It’s getting to be epic gravel season again and many more of us have set our goals to take on the challenge of events like SBT GRVL, Crushar in the Tushar, Rooted Vermont, FoCo Fondo, Belgian Waffle Ride, etc. All of us have read countless articles about the “best things” for gravel in far too many magazines and online sources. And honestly, most of those articles are good and we recommend that you read them again and make a checklist as you’re packing for the next adventure.
This list is different. We’ve asked our coaches and clients about preparations that seem trivial but have a legitimate impact on their experience.
Here it goes:
Spare contacts or prescription glasses.
Being able to see where you’re going is guaranteed to improve your safety. On that note, eyewear with big lenses used to be out of style but now it's back and you get the added benefit of having more protection. A quick look at my pitted lenses after the 2019 Dirty Kanza 200 (Unbound Gravel) reinforced the notion that eye protection is key.
NEW TIRES with fresh sealant.
If it’s a big event, never try and make your tires go “one more ride.” It’s not worth the risk of ruining your experience at an epic event. For gravel rides, wider is better. Wider tires have more volume which allows for less pressure while absorbing more sock/ vibration and they roll fast if you get the right one. We recommend a 42 or 40c tire such as the IRC Boken 40 or the IRC Doublecross.
New bar wrap and gloves.
Contact points are key to protect. That’s why we stress the bibs, shoes and hands.
New shoes with stiff soles.
Flex is bad when you’re on an all day adventure ride. Just like hospitals and service industry stress footwear for long days on your feet, we do as well. Also, trim your toe nails. Duh.
NEW Bib shorts.
We recommend opening a fresh pair and suiting up in them for that first ride on an epic day (Unbound Gravel). Bibs do stretch and elasticity fades with each wear. As they become less snug they move more. Bibs that move cause saddle sores and a saddle sore can put you on the sideline for weeks. If you’re wondering, “I wonder if I need….” YES! You need new bibs. And spring for the nice ones. We generally don’t look twice at any garment in this category that’s under $200. After all, you get what you pay for and those tender bits are rather valuable.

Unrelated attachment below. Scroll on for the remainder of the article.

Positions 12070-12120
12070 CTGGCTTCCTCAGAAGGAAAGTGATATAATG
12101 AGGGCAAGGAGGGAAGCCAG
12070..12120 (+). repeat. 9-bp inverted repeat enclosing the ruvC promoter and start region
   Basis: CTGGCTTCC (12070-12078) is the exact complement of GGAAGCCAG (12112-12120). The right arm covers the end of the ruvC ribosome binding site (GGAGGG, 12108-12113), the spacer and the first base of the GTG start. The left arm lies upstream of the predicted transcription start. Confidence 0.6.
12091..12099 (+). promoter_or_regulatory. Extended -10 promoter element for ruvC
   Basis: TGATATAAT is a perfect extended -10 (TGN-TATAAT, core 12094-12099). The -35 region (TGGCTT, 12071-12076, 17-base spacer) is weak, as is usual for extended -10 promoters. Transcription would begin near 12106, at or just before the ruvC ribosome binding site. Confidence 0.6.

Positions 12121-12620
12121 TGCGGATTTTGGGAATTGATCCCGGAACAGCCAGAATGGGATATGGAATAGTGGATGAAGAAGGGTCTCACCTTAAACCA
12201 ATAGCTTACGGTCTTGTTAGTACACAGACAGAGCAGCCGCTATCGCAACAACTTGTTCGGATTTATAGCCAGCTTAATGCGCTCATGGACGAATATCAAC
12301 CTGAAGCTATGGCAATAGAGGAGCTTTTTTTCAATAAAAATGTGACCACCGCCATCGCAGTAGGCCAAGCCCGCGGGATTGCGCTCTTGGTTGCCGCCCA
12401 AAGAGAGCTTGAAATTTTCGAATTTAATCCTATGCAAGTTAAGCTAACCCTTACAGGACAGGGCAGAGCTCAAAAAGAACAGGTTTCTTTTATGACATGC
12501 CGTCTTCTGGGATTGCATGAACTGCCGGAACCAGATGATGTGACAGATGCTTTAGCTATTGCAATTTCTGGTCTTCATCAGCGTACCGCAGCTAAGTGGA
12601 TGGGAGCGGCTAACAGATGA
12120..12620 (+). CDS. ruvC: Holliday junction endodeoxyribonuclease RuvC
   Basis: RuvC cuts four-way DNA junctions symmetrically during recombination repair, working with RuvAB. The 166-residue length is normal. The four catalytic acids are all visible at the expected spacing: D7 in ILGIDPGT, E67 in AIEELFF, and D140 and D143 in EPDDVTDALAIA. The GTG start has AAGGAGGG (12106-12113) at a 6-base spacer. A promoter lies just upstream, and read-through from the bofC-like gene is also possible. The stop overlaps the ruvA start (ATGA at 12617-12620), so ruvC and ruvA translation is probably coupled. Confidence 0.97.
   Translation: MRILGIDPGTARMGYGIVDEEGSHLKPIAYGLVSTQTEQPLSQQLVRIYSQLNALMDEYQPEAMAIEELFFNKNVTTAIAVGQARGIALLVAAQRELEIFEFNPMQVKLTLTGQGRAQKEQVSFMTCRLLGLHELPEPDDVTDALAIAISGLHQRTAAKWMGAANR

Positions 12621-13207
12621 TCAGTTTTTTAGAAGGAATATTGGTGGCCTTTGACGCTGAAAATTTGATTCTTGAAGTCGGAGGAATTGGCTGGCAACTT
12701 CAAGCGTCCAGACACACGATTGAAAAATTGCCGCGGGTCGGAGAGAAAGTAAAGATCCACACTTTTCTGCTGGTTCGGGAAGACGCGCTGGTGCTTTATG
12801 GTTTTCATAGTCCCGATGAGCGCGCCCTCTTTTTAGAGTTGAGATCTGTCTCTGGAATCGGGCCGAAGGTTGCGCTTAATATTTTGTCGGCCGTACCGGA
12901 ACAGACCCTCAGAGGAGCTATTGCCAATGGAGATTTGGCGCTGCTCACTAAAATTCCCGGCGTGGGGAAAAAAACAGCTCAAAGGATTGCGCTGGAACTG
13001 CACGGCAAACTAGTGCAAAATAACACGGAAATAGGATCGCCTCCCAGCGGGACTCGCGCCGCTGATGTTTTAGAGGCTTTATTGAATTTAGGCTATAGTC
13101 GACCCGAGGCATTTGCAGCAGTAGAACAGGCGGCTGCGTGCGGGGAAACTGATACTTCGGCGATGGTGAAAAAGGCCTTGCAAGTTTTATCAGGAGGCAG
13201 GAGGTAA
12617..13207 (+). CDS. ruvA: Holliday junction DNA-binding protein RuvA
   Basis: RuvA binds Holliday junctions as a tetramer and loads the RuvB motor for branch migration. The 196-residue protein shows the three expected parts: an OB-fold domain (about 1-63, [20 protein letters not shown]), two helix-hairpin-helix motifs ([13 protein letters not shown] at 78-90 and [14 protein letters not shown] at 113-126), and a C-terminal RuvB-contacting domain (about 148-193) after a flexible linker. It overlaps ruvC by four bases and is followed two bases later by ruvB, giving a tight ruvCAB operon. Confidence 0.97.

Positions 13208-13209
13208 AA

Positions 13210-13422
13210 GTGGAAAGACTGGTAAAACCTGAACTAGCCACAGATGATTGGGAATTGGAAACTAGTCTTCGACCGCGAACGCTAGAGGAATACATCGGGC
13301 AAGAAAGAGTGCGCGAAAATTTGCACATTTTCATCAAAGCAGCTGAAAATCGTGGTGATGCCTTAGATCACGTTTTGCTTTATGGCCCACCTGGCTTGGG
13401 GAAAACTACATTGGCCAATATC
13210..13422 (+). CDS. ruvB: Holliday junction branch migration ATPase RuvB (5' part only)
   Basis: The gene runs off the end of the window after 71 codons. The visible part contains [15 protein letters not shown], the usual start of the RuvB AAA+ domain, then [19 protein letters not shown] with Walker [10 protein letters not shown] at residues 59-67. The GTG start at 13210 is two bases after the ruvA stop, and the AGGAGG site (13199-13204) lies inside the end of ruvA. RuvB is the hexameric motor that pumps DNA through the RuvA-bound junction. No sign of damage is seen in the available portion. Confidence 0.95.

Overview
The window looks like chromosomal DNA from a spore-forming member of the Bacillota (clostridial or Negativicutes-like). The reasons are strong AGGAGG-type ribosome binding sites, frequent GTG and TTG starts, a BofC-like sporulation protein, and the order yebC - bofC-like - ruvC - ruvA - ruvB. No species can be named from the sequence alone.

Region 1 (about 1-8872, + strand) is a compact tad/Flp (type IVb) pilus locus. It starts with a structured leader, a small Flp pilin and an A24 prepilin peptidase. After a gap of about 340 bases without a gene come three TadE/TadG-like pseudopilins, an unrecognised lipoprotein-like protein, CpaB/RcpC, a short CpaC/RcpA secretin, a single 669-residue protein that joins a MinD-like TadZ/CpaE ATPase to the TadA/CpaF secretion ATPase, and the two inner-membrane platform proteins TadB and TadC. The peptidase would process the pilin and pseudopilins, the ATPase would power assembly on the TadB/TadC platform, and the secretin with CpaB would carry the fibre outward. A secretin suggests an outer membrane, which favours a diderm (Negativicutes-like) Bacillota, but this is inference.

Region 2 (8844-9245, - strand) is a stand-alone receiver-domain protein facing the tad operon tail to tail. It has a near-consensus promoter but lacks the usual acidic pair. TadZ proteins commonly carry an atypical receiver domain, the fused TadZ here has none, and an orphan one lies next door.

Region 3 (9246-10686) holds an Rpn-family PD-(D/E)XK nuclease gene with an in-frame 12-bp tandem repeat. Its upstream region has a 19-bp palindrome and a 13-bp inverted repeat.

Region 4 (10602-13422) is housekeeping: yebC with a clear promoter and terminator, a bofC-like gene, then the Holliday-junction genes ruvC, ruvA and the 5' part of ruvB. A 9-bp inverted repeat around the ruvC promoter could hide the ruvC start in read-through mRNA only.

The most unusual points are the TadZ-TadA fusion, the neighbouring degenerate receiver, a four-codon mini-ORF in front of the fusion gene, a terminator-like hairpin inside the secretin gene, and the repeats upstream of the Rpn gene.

You’re going to spend all day on dusty, dirty and/ or muddy roads. Your sensitive bits will thank you for this.
This revolutionary sodium bicarbonate lotion has withstood the rigorous testing of science and has shown (truly) to help fight fatigue and soreness. It's also the worst kept secret by the best athletes in the world across many different sports.
Confirm your repair/ flat kit is up to snuff.
- CO2 inflator without moving parts.
- Two 16g CO2 cartridges.
- Multitool with the following: 1.5, 2.0, 2.5, 3, 4, 5, 6, 8mm hex wrenches; T25 Torx; flat and Phillips screwdriver; chain tool, tire lever, 8mm box wrench, spoke wrenches.
- TWO spare tubes
- Spare rear derailler hanger
- Spare chain link, master link, pin
- Tire boot
- Tire plugs
- 2oz sealant
- Extra chain lube
CO2 is for quick fixes. But few things rival the luxury of having an infinite amount of compressed air.
Bottle cages… that never eject bottles.
We recommend the Arundel Bando. We've never, ever seen a bottle ejected from this cage. Ever. And this isn’t the superlight carbon fanciness so it’s not expensive.
Completely tuned and ready to rumble bike.
You’ve invested a large amount time, energy and money for this adventure. Do everything you can to make sure your bike is ready too. Walking sucks when you’re supposed to be riding. However, always ride your bike a couple times after a tune up before you head out for an epic day.
New Bar Tape + Plus
New handlebar tape helps absorb high frequency vibrations keeping you more comfortable. For anti-slip find some that has polyurethane. Triple or quadruple that finishing tape holding on your bar tape. You’ll have extra if you need it and it will still look good.
Off- road pedals and cleats.
You never know when you’ll be hike-a-biking. Make sure your pedals, shoes and cleats can all handle mud and sand.
It helps to minimize chances for pinch flats and when paired with wide rims and tires it’s nearly guaranteed you’ll keep air in the tire where it belongs.
There are obviously more items you can add to this list but these are some of our favorites. We tried to keep it to a few things that really help make your day and event a good life experience.
Want to know more about our gravel-knowledgeable coaches? Check them out.